Along with other national and local news organizations whose important work continues, ABC News reporters experienced what this all has meant on the front lines. Our news organization sent young reporters across the country to live in battleground states and report on what candidates and voters are saying in all manner of settings -- from campaign rallies and college-football tailgates to grocery lines and restaurants.
What they found reflected America in all its diversity and contradictions. ABC reporters talked to moms worried about democracy but also grocery bills, young people fired up about reproductive choice and student loans but uncertain about whether President Joe Biden is fit for the job, politically active and also disengaged Americans frustrated by sweeping pronouncements as well as new pronouns.
Our reporters also encountered resistance and even threats as they did their jobs -- or at least tried to.
As documented on the Hulu series "Power Trip," for days in futile hopes of getting questions to him, and another was physically blocked at one point from asking questions of the Republican Senate candidate in Georgia. A featuring the governor of Florida after having asked about his taxpayer-sponsored flights sending migrants to Massachusetts at one such event.
Republican campaign staffers in both Georgia and Florida interrupted ongoing interviews ABC News was conducting with voters in public areas outside their own campaign events. In Nevada, a candidate for county commissioner with a handgun on his belt told a reporter from ABC was not invited to a stop on a candidate's bus tour because it was a "conservative" event.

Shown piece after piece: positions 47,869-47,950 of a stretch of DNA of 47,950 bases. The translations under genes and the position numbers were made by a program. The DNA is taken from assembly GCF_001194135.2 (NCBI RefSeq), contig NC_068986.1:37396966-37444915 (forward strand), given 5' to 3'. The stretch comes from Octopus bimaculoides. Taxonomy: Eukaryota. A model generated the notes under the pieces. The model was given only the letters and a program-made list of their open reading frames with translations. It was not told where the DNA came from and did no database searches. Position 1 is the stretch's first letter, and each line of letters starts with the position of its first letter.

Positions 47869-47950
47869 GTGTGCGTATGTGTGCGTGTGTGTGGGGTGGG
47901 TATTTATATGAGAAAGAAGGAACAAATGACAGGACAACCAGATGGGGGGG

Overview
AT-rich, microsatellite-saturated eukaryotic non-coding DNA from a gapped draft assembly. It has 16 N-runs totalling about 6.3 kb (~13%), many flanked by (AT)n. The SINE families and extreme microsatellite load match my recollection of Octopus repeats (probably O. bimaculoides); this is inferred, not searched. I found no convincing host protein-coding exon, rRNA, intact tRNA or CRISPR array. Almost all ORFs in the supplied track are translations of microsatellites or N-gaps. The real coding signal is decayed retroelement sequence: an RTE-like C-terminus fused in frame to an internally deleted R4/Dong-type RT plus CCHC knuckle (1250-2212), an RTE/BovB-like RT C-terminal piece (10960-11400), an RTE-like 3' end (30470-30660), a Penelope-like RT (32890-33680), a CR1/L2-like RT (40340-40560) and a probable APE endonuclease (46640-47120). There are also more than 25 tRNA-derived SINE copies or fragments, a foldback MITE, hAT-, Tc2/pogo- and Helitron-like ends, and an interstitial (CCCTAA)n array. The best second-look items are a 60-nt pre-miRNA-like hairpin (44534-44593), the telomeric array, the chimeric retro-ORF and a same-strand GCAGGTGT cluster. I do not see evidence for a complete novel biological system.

In Arizona, the GOP gubernatorial candidate flipped that script. She invited extensive access and making herself available for extended interviews, though with her own team also filming and later sometimes posting their own edited versions of interactions with the press.
The Democratic candidate in that race declined to debate her Republican opponent, citing her refusal to recognize election results. In other states -- including Pennsylvania, Wisconsin and Florida -- ABC was not able to get commitments from Democrats for Senate debates involving local partners, though candidates in those races did participate in a limited number of other debates.
Reporters' ability to do their jobs and ask questions is likely far down the list of any voters' concern. But isolated episodes like those above were both symptoms of a dire political climate and, perhaps, the cause of even more dysfunction and discord.
An election is the ultimate manifestation of democracy. Voters, of course, are free to choose the issues they cast votes on – that's the point of the process that's now playing out, with all its uncertainties and oddities.
But the process ultimately depends on respect for results and faith in the system of both governance and elections to serve its essential functions. ABC's reporting this election cycle has found that to be sorely lacking, whether voters realize it fundamentally or not.
The scariest thing to ponder is that what's been said about this election -- that democracy is at stake, that the future of the republic is on the line -- might actually be right.